Happy Labor Day

Labor Day is the only holiday dedicated to the American worker. It is a reminder that Americans are workers and the labor movement was an essential part of building this country. Furthermore, it goes to show that power of workers when they organize and just how strong we are when we stand together.

Many believe that the United Brotherhood of Carpenters and Joiners was one of the originators of the holiday. This occurred in 1882 when General Secretary Peter J. McGuire suggested there should be a holiday to celebrate laborers. Others stated it was other brothers on the early forefront of the labor movement who conceived of the holiday.

What is known without a doubt is that Labor Day has become a testament to the strength and endurance of the American worker. Every year workers pause from their labor to celebrate that which makes both the American worker and America in general truly magnificent. No matter the trade, the American worker has shown themselves to be a force to be reckoned with.

Though this Labor Day is bittersweet, knowing that we have brothers and sisters struggling through the aftermath of Hurricane Harvey, we continue to stand united as union brothers and sisters to further the cause of the labor movement and to remind the world that we stand Union Strong.

Charter Schools: Your taxes, Their Profits

Shopping for school clothes and supplies is a rite of passage for most children and a signal that the summer vacation is coming to an end. Soon the children will be boarding buses and waiting in drop-off lines. When they arrive at their schools they will be greeted by smiling and friendly faces.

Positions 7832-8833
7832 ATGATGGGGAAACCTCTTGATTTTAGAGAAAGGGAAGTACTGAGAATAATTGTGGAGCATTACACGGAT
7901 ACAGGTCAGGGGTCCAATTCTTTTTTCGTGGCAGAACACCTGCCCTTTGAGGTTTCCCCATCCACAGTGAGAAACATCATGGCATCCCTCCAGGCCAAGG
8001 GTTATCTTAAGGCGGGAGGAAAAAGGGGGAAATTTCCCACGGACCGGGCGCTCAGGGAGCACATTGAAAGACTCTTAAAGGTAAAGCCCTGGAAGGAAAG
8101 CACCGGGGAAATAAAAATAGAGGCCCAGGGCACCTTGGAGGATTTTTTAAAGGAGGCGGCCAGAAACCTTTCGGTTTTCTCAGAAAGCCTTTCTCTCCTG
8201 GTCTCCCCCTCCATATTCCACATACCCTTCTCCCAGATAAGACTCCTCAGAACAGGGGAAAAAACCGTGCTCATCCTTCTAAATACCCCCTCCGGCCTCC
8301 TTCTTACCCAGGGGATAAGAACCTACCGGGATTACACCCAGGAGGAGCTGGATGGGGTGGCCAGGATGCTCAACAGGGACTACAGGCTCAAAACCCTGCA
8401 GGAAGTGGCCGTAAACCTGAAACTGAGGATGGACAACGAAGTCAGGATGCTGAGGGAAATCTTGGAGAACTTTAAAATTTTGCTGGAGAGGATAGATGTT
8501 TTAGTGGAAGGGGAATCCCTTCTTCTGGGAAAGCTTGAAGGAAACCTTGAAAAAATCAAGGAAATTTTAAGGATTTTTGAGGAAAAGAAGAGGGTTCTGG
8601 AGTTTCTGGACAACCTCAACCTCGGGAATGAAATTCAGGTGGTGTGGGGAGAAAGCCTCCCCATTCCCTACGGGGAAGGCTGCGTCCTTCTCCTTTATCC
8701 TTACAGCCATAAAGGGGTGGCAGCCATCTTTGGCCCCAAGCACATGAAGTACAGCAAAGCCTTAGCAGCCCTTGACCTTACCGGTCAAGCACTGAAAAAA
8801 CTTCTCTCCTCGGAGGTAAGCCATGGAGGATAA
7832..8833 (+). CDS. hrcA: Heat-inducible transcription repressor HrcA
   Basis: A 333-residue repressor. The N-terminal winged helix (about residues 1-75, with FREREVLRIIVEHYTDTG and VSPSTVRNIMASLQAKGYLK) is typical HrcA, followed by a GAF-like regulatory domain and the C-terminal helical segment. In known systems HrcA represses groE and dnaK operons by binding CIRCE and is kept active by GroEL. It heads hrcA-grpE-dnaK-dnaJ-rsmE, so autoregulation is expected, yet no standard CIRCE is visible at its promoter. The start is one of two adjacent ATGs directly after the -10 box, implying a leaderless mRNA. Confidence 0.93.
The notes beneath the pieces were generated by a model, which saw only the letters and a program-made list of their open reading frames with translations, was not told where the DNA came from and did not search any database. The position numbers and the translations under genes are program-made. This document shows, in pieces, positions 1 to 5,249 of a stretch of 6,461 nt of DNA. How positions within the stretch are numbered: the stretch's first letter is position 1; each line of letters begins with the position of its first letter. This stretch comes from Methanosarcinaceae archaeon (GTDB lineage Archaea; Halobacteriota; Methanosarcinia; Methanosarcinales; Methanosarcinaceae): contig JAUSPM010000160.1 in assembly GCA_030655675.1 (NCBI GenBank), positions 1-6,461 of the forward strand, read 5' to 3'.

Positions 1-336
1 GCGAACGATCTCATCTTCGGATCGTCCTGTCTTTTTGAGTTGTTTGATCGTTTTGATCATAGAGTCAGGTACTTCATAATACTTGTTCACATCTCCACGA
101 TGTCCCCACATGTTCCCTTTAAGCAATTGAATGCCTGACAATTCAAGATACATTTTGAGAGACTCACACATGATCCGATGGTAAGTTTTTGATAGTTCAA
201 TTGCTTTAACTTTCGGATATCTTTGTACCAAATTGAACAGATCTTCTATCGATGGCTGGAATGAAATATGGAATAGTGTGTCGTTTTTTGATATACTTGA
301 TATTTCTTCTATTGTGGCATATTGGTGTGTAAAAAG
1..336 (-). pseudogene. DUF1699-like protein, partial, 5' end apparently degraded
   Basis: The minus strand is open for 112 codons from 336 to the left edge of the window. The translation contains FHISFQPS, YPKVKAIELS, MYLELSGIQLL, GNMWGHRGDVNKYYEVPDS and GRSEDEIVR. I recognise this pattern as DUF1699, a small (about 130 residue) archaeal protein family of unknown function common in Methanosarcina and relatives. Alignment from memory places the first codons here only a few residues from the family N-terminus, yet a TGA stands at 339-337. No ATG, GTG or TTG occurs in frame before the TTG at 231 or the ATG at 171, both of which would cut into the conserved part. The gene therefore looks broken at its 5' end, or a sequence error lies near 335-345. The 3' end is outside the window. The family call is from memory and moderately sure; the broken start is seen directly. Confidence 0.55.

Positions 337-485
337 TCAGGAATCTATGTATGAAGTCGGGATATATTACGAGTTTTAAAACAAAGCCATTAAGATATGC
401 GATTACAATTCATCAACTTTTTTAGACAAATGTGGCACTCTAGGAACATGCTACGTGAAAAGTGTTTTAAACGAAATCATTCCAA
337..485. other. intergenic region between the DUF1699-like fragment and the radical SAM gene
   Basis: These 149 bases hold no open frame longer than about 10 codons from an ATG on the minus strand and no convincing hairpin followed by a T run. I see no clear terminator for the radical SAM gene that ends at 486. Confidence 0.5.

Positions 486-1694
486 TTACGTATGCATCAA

Those faces belong to teachers who have dedicated their careers to educating the children that fill their classroom. When it comes to public schools, those teachers are union brothers and sisters, who work with the security of a collective bargain agreement.

Teachers at private institutions rarely work under a collective bargaining agreement, but those institutions do not receive public funds. Their income comes in the form of tuition paid by students and donations from private entities.

However, there is a hybrid to our current education model: the charter school.

Charter schools are private schools that receive public money to function. Typically students will receive a voucher from their state government to pay their tuition to attend the school. This voucher may pay the entire tuition; if not, the student’s family is required to pay the remainder of the bill.

Charter schools typically employ teachers who are not protected by a collective bargaining. Without a union, these teachers are subject to the whim of administrations or corporate boards. Though many of these charter schools are structured as non-profits, it is important to remember that executive salaries are not considered profit. Even if a charter school is structured a non-profit, they may still pay their employees lavish salaries. These salaries would rarely go to the teachers or support staff.

A considerable amount of charter schools operate on a for-profit model.
There seems to be a sense of hostility towards unions among the owners and operators of charter schools.

When teachers enter their classrooms, their focus should be on teaching. Collective bargaining agreements and the protections a union provides allows teachers to work with a sense of security and to focus on providing students with the highest quality education possible.

When teachers start educating in a manner focused on profits and making sure corporate metrics are met, children suffer. Schools should answer to parents and the community, not corporate executives. The goal of a school should be a quality education, not profit. The US educational system, especially K through 12, must not be turned over to private, non-union companies. If this is allowed to happen, we can rest assured a hard lesson will be learned.